Take a look at the completed planning website.


Benjy Meyer: How does the Watford planning website work?

We managed to deliver this website in just five weeks. Some might call that a world record in terms of planning applications! We’re also very glad to see all the very welcomed feedback from the community.

To see Benjy’s live demo, view the full webinar recording.

This project is for major planning applications in Watford and there are two ways to discover them on the homepage of the website. There’s the map which pinpoints where all the applications are as well as the tiles which list each application in detail. We made sure that there was an easy visual representation of what type of application they were i.e industrial, mixed use, commercial, residential etc. The reference number is also displayed so when people are inquiring, they can easily refer back to that. The status of the application is also clear so you can easily see while scrolling.

Webinar digital planning applications

When clicking on any of the planning applications, all relevant information is presented at the top of the page i.e how much land is being used, how many stories this project will have, how much square footage is being created. There are also images of what is there now as well as what will be there so people can see what the future of their place will look like. Each project also has a timeline that’s condensed into four key steps that make sense to the public. 

More technical details are available further down the page like the lead planning officer and related documents for those who’d like a deeper dive into an application. This is also where 3D mockups of the application are available to see so you can visualise the impact of the projects on the surrounding view and the skyline.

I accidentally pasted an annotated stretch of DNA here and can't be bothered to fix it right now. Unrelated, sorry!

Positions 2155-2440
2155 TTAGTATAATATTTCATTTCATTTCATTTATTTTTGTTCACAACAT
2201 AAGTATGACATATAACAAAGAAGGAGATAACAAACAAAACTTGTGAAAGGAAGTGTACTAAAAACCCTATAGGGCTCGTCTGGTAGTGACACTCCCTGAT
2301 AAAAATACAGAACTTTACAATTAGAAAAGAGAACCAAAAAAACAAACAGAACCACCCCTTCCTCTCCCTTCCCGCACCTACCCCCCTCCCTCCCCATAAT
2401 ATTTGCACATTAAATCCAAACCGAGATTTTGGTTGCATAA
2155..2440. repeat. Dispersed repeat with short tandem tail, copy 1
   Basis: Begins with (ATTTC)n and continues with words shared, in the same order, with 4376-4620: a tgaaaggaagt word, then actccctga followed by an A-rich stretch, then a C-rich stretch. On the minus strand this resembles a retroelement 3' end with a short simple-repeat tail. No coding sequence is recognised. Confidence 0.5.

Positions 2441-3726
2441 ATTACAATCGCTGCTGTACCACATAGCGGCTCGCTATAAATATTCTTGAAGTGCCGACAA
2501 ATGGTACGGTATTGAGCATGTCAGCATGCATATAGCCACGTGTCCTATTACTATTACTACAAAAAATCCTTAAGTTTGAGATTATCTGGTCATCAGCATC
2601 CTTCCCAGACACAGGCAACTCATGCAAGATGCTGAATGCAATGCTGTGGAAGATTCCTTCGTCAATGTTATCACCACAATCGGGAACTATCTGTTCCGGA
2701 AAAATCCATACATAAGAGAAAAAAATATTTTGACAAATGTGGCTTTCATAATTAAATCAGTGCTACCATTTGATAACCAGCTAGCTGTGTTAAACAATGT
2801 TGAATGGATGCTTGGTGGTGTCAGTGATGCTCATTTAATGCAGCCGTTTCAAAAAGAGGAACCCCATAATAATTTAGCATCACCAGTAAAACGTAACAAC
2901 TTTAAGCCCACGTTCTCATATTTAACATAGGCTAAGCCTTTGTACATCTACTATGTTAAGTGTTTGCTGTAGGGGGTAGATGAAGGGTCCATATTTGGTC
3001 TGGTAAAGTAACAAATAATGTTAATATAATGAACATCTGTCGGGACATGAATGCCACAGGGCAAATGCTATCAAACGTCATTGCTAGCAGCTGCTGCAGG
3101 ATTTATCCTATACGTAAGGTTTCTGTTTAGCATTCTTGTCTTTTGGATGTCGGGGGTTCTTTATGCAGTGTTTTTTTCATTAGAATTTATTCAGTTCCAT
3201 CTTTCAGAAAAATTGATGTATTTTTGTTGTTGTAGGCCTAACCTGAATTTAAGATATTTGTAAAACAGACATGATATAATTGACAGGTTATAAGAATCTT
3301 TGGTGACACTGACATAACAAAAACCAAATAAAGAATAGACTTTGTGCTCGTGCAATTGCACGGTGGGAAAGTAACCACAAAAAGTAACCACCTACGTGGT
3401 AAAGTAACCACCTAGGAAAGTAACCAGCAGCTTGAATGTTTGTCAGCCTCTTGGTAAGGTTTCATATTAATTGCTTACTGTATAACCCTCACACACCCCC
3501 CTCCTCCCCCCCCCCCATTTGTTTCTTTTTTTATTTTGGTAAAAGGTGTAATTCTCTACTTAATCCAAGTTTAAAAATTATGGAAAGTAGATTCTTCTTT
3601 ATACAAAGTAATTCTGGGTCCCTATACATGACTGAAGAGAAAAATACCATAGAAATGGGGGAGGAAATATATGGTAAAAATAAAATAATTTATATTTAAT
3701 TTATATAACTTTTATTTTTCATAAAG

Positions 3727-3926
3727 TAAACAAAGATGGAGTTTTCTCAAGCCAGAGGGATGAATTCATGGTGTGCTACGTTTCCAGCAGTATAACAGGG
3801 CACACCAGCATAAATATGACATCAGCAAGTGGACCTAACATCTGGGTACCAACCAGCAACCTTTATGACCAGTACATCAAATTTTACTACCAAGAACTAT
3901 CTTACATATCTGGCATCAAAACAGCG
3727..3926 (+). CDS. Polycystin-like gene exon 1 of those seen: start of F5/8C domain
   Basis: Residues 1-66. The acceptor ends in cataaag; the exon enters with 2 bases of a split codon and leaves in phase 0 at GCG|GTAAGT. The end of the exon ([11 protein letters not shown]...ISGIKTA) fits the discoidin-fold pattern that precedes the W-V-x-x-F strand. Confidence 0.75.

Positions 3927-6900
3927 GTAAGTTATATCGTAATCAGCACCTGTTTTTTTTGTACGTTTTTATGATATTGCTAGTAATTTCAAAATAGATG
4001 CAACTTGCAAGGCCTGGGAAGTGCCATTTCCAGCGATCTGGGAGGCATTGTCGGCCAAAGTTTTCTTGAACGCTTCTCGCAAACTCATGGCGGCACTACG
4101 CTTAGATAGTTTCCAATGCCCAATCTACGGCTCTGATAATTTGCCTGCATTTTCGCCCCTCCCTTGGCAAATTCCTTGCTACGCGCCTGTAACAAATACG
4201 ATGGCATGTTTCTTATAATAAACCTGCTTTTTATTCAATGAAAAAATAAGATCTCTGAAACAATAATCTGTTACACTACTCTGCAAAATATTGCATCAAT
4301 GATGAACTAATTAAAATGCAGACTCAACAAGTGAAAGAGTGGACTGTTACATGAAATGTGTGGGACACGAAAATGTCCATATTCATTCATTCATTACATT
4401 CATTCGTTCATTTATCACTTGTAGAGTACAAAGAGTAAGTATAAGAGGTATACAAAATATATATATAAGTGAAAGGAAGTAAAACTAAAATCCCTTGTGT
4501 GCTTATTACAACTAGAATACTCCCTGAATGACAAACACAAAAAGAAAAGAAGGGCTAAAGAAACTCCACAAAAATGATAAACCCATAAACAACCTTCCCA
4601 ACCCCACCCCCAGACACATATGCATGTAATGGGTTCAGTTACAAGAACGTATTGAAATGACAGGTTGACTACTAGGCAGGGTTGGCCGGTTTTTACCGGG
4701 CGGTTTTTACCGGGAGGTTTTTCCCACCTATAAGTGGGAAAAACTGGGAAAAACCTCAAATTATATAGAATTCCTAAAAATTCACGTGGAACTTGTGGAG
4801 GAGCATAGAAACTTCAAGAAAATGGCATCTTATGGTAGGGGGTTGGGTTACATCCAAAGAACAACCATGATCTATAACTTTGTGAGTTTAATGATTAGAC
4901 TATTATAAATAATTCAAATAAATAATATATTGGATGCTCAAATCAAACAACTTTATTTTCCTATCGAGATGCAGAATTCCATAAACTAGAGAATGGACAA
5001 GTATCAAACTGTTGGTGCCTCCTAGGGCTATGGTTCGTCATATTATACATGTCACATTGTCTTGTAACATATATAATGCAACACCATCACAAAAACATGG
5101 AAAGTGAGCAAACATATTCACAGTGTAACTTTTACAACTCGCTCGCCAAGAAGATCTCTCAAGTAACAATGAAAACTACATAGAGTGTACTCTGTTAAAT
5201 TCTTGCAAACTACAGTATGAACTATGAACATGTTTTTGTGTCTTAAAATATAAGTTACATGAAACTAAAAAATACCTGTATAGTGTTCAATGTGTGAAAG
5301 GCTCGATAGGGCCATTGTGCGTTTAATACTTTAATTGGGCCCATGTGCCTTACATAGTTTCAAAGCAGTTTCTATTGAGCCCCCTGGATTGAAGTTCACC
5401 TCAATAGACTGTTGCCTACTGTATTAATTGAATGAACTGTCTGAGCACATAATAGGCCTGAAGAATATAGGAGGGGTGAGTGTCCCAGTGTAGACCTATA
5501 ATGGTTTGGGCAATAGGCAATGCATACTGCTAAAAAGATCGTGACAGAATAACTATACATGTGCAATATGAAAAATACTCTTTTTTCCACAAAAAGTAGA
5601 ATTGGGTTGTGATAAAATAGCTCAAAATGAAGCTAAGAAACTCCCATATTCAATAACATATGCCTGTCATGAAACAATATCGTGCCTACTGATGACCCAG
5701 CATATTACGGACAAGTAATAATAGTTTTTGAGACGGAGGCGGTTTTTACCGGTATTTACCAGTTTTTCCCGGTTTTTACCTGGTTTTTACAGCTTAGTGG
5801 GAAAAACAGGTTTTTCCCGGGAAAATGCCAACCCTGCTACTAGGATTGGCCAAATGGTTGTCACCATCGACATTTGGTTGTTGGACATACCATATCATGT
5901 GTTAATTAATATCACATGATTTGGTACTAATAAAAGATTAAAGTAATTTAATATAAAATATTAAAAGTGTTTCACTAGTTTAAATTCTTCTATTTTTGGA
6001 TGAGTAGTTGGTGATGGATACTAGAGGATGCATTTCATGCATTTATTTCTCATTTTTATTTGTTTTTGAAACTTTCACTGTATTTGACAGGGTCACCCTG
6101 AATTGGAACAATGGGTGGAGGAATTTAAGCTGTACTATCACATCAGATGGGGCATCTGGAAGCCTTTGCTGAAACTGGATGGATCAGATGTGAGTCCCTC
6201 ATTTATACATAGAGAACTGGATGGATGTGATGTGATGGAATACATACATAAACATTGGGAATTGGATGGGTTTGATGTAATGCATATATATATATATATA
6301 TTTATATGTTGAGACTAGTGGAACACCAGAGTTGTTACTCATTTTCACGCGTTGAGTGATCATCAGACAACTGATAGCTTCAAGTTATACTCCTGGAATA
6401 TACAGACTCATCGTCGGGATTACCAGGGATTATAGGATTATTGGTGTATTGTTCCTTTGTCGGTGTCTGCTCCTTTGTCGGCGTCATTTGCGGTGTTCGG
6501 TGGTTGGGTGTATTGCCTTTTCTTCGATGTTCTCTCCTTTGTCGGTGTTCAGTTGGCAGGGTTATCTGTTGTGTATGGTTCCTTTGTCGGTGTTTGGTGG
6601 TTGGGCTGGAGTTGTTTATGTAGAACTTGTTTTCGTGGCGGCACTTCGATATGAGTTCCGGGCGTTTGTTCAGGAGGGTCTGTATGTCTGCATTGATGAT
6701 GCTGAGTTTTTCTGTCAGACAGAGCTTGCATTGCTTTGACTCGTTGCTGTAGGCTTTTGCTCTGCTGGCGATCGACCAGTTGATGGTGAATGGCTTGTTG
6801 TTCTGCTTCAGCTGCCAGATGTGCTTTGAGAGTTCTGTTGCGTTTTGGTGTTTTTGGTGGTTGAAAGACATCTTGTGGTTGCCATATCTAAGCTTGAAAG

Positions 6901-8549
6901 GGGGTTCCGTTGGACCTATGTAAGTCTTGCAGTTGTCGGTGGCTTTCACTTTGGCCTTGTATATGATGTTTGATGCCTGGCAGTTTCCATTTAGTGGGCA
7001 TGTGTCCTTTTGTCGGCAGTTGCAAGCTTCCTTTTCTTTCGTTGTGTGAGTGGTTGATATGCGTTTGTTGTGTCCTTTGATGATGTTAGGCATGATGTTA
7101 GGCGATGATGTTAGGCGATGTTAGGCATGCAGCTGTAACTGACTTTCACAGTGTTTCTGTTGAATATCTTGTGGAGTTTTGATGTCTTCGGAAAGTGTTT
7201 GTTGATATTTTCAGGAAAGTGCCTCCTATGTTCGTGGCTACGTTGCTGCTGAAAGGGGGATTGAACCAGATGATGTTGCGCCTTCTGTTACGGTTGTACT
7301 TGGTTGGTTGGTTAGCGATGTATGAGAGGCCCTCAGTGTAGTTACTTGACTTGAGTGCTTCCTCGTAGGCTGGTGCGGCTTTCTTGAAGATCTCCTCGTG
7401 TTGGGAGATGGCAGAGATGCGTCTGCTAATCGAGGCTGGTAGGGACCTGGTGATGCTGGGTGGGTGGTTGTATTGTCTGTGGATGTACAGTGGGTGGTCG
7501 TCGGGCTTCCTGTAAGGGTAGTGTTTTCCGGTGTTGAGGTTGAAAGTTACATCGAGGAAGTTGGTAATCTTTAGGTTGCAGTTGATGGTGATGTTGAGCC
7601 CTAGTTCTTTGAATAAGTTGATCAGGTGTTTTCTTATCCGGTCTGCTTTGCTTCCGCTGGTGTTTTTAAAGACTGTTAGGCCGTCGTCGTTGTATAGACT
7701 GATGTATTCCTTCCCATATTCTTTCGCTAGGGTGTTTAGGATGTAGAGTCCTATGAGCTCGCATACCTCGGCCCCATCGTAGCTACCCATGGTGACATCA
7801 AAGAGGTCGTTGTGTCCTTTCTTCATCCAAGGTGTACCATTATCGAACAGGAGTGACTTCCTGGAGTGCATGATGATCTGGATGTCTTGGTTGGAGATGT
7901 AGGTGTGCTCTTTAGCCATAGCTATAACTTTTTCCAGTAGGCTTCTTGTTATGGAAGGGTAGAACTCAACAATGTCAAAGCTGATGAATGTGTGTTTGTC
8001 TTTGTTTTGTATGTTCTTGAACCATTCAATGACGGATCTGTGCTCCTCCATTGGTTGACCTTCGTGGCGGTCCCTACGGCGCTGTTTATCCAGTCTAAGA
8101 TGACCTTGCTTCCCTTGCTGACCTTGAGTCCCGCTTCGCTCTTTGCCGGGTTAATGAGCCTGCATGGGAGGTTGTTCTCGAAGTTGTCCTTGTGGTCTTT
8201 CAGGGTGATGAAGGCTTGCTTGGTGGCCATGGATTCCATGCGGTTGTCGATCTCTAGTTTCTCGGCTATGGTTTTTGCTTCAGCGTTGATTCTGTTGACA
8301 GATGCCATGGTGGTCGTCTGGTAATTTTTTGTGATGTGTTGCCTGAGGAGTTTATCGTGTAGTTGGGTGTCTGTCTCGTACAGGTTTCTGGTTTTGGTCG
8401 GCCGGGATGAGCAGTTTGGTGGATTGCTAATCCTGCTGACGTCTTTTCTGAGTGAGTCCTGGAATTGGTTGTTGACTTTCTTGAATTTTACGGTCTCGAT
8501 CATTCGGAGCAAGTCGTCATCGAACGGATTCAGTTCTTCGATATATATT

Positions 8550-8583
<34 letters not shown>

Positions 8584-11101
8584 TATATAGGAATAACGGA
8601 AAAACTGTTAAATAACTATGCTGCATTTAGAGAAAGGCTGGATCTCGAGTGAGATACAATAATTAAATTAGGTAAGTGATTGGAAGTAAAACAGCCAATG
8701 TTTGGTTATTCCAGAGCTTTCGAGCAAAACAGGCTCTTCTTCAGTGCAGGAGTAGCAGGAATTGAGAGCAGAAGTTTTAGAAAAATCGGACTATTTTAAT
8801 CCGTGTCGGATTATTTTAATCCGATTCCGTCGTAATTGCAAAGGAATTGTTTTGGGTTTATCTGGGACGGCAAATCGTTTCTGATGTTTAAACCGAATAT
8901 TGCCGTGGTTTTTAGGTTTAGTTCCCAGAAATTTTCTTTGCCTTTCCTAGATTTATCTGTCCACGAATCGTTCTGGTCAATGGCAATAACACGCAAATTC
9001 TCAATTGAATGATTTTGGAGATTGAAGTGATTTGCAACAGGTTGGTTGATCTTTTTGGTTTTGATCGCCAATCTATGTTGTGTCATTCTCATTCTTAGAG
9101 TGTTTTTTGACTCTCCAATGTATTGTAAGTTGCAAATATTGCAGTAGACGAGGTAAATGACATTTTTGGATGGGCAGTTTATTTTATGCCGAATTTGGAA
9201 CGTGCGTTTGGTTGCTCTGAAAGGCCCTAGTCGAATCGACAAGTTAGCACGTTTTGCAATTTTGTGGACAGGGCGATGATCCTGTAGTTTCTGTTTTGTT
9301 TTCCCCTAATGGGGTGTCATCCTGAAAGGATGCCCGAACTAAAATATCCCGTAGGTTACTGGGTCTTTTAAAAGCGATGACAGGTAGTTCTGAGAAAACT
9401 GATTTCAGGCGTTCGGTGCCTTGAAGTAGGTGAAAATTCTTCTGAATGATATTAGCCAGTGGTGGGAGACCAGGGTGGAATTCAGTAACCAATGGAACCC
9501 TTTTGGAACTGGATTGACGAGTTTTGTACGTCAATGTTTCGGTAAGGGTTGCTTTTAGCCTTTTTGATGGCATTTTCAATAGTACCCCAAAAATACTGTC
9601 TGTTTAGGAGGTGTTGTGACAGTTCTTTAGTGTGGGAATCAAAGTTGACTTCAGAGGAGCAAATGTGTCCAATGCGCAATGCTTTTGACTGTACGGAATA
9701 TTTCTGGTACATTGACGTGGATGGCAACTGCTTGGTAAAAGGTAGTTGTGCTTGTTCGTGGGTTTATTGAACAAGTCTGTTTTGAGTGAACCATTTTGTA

There’s also the ability to leave comments on any live application with the comment sentiment of each existing comment clearly marked by colour. This helps engage people in exactly how much positivity or negativity is surrounding a particular application. Comments also have an agree button attached to them where other people can upvote and say exactly why they agree with the comment that’s been left, helping create a dialogue.

We’ve also put a lot of thought into the physical planning notices too. If you look at the ones for Watford, there’s more than just a QR code. There’s a deadline, a call to action and a reason to scan. We’ve brought the data to life and made it short, sharp, snappy and full of the information people want to read.

If you’d like to listen to the full webinar including the Q&A, make sure to check out the full recording below! 

Access the recording

Charlotte Cooper

Charlotte Cooper

Content Writer at Commonplace